A new paper in BioScience proposes tackling the problem of unmonitored and undermanaged river ecosystems — intermittent rivers and ephemeral streams — with citizen science, according to a press release from the American Institute of Biological Sciences.
Intermittent rivers and ephemeral streams are the world’s dominant river ecosystem, yet monitoring and management typically focus on rivers that flow year-round.
The paper’s authors discuss the results from a new app, DRYRivERS, which allows scientist and nonscientist users alike to record data on ephemeral streams and intermittent rivers. The data are then made available to various experts.
Over a one-year period, the authors recorded "3600 observations from more than 1900 river reaches across 19 countries and four continents."
Such data is essential for managers and ecologists, say the authors, because current "monitoring schemes, approaches, and tools are designed for perennial rivers, rarely reflecting the prevalence of intermittent rivers and ephemeral streams or their hydrological characteristics and biological communities."
The authors share three case studies, highlighting the potential for DRYRivERS and similar apps to inform river regulation, aid the mapping of ephemeral waterways, and assist in the modeling of hydrological states — such as the drying of rivers in the face of climate change.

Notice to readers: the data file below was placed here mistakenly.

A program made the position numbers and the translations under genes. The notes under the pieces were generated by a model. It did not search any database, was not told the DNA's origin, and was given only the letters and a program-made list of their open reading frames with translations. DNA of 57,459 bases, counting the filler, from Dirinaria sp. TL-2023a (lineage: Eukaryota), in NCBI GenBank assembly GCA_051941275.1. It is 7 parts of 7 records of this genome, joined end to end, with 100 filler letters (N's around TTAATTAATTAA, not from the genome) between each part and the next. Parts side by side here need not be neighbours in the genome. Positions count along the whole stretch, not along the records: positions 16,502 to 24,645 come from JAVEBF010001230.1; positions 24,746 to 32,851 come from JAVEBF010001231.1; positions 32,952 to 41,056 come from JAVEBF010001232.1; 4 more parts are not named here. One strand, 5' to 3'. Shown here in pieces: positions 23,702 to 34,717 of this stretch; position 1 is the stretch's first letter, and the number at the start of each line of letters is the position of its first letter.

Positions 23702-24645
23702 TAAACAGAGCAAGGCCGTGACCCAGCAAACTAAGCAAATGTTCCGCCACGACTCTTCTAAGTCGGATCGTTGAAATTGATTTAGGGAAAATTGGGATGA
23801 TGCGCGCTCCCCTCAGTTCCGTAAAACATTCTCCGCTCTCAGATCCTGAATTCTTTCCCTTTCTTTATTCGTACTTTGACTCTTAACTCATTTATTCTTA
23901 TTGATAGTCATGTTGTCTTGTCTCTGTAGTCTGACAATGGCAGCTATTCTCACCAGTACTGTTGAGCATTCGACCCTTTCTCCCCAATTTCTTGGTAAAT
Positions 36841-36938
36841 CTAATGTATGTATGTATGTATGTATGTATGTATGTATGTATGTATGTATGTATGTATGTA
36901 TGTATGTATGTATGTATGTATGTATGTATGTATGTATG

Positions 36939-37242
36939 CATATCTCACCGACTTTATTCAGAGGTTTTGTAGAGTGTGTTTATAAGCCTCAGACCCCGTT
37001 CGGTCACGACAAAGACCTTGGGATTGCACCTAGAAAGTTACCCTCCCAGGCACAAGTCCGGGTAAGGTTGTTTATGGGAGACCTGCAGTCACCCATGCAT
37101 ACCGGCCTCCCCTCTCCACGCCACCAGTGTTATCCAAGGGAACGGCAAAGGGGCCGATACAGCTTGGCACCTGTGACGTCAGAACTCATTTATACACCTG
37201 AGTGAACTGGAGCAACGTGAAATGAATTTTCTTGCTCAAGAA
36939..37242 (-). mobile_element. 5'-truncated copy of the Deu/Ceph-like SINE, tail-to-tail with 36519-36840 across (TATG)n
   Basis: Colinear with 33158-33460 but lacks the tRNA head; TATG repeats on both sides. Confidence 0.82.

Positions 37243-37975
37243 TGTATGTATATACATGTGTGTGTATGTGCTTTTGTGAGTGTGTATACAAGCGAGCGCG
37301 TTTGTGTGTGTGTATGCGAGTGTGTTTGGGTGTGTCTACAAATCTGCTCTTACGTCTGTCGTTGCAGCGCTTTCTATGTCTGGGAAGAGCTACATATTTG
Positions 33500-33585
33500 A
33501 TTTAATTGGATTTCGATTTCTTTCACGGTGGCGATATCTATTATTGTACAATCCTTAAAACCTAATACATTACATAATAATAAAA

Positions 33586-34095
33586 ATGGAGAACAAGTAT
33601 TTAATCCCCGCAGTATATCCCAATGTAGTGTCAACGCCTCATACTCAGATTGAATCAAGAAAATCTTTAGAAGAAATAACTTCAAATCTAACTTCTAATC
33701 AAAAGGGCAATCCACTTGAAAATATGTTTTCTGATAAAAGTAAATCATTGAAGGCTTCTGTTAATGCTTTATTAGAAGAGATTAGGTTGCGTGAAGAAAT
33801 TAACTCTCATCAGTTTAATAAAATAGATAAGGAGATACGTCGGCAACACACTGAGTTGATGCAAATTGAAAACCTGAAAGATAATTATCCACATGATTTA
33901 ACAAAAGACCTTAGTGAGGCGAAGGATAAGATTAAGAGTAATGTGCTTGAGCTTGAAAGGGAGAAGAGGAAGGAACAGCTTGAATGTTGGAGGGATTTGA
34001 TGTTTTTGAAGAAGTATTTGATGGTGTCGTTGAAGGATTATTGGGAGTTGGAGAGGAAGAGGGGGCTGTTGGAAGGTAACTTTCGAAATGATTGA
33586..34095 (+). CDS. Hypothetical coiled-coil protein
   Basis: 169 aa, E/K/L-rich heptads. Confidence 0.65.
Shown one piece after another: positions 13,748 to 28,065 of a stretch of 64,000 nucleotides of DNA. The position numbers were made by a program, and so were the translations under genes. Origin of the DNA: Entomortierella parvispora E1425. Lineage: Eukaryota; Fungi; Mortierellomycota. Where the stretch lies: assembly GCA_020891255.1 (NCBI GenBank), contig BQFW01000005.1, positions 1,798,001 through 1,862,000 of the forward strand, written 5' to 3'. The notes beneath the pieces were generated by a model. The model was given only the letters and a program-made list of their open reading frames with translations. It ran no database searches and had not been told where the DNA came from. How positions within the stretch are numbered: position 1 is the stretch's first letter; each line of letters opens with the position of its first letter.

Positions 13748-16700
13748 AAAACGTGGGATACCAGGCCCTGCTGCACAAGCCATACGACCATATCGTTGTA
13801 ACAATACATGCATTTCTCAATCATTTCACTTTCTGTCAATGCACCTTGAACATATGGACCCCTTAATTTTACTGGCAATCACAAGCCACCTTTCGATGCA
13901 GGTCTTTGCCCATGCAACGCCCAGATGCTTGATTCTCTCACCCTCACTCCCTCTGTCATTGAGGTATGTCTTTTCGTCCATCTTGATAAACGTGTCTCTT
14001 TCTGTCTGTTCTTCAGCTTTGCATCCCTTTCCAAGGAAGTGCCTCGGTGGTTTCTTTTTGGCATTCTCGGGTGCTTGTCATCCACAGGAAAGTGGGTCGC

In addition to helping managers and researchers, say the authors, the benefits of community monitoring may accrue among the citizen scientists, themselves. Such efforts are "an excellent way of raising people’s awareness" and helping them reconnect with rivers and streams "by emphasizing the importance of the water resources and any resulting restrictions that the authorities may implement in response to more frequent or more dramatic drying."
Over the longer term, Truchy and colleagues anticipate even greater benefits from consolidating traditional ecological and citizen science data in the form of a universal waterways map with broad applications.